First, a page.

Report: Ban Roundup

Glyphosate Pesticide in Beer and Wine

Test Results and Future Solutions
Released by: U.S. PIRG Education Fund

Roundup is everywhere. As the most commonly used agrichemical in the world, Roundup and its main active ingredient, glyphosate, is showing up in places people do not expect, such as food and drinks.1 In this report, we tested beer and wine and found glyphosate in beer and wine from the U.S., Europe, and Asia. We even found glyphosate in some unexpected places, such as in some organic varieties.

While glyphosate is found in many places, for many years scientists were uncertain if glyphosate was a public health problem.2 But that changed in 2015, when the World Health Organization (WHO) found that glyphosate is a probable carcinogen.3 In 2017, the state of California also decided to list glyphosate as a probable carcinogen based on the WHO study. 4

This news has far-reaching impacts. In 2018, a jury in California found that Monsanto’s failure to warn a man of the dangers of using Roundup was a probable cause of his cancer, and awarded him $289 million in damages. 5 Thousands of other people, mostly farmers, are now alleging that their incurable cancers may have been caused by Roundup.6 And in January 2019, France banned the use of Roundup 360, citing it as a “serious risk” to human health.7 Other countries in the EU are considering other glyphosate bans.8

Despite these risks, the use of Roundup is growing at such a rapid pace that there is enough glyphosate sprayed every year to spray .8 pounds of glyphosate on every cultivated acre of land in the U.S., and spray nearly half a pound of glyphosate on every cultivated acre of land in the world.9

To explore how much Roundup we’re drinking, U.S. PIRG tested beer and wine for glyphosate/Roundup. As we’ve confirmed in this study, Roundup is found in beer and wine. This aligns with past studies on the topic, which found that glyphosate is found in almost all adult beverages. For example, in 2016, beer testing in Germany also revealed residues of glyphosate in every single sample tested, even in independent beers.10 After that study was released, German brewers managed to severely limit the amount of glyphosate used in crops for brewing, and saw marked improvement in a 2017 follow-up study.11,12 A study from 2018 in Latvia came to similar conclusions as the original German study, finding glyphosate in all products tested. 13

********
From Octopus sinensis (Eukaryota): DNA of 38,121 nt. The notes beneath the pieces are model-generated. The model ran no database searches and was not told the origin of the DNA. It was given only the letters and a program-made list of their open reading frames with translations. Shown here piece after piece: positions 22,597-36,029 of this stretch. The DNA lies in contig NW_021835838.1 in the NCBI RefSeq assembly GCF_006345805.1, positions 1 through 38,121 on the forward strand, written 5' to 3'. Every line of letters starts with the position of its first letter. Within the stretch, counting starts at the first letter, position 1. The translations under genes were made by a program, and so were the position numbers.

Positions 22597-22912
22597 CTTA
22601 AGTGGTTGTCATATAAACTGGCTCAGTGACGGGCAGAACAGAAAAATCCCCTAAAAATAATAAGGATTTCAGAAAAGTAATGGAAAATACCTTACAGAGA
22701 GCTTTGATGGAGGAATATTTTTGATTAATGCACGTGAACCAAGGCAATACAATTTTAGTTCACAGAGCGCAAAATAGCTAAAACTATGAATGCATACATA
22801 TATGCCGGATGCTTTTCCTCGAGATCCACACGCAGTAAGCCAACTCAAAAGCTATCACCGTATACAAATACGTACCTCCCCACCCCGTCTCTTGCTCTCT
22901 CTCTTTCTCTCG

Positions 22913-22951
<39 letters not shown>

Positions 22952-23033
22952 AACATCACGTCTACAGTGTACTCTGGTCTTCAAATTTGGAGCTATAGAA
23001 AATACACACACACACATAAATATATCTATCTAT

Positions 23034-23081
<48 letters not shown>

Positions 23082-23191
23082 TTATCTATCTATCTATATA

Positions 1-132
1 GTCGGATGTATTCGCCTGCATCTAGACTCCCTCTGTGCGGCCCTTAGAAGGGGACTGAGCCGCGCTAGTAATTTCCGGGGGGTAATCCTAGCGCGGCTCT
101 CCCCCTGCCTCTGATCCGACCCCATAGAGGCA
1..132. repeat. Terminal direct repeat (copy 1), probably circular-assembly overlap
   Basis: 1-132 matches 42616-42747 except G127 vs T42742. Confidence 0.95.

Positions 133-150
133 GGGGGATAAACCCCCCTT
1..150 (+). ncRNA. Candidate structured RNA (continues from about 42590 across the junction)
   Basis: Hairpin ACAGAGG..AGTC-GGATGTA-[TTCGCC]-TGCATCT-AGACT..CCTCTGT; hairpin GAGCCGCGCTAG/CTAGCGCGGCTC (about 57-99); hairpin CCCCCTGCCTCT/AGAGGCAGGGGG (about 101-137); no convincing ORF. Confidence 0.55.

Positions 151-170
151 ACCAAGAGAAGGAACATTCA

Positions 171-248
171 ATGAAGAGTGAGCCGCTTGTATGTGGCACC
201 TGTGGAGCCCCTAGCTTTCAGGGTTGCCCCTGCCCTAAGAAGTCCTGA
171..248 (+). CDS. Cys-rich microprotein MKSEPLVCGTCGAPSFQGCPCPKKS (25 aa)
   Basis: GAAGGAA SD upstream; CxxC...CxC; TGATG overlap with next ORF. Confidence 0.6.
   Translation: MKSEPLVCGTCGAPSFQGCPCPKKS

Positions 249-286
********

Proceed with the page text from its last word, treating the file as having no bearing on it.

We tested 20 products: 5 wines and 15 beers. The wine brands tested included Beringer, Barefoot and Sutter Home. Beer brands tested included Budweiser, Coors, Miller Lite, Sam Adams, Samuel Smith Organic, and New Belgium.

Notable findings:

• Of the 20 samples, 19 contained glyphosate. The highest level of glyphosate found was in Sutter Home wine, at 51 parts per billion (ppb).

• Our results also showed that 3 of 4 organic beer and wine contains glyphosate. Although glyphosate is not allowed or used in organic farming, several types of organic products were contaminated, such as Samuel Smith Organic (at 3.5 ppb). Inkarri Estate organic wine contained 5.2 ppb.

• Large, conventional brands such as Coors, Tsingtao, and Miller Lite showed glyphosate levels above 25 ppb.

• One brand, Peak Beer, did not contain detectable levels of glyphosate.

While these levels of glyphosate are below EPA risk tolerances for beverages, it is possible that even low levels of glyphosate can be problematic. For example, in one study, scientists found that 1 part per trillion of glyphosate has the potential to stimulate the growth of breast cancer cells and disrupt the endocrine system.14

Our findings suggest that it is very difficult to produce beer or wine without glyphosate contamination, even for organic producers. The Brewers Association, which certifies small independent and craft beers, opposes glyphosate use in their beer according to information they have given to U.S.PIRG:

“Brewers do not want glyphosate used on barley or any raw brewing material, and the barley grower organizations have also come out strongly against glyphosate.”15

Our findings suggest that glyphosate contamination is common in beers and wine sold in the U.S. Due to glyphosate’s many health risks and its ubiquitous nature in our food, water, and alcohol, the use of glyphosate in the U.S. should be banned unless and until it can be proven safe. 

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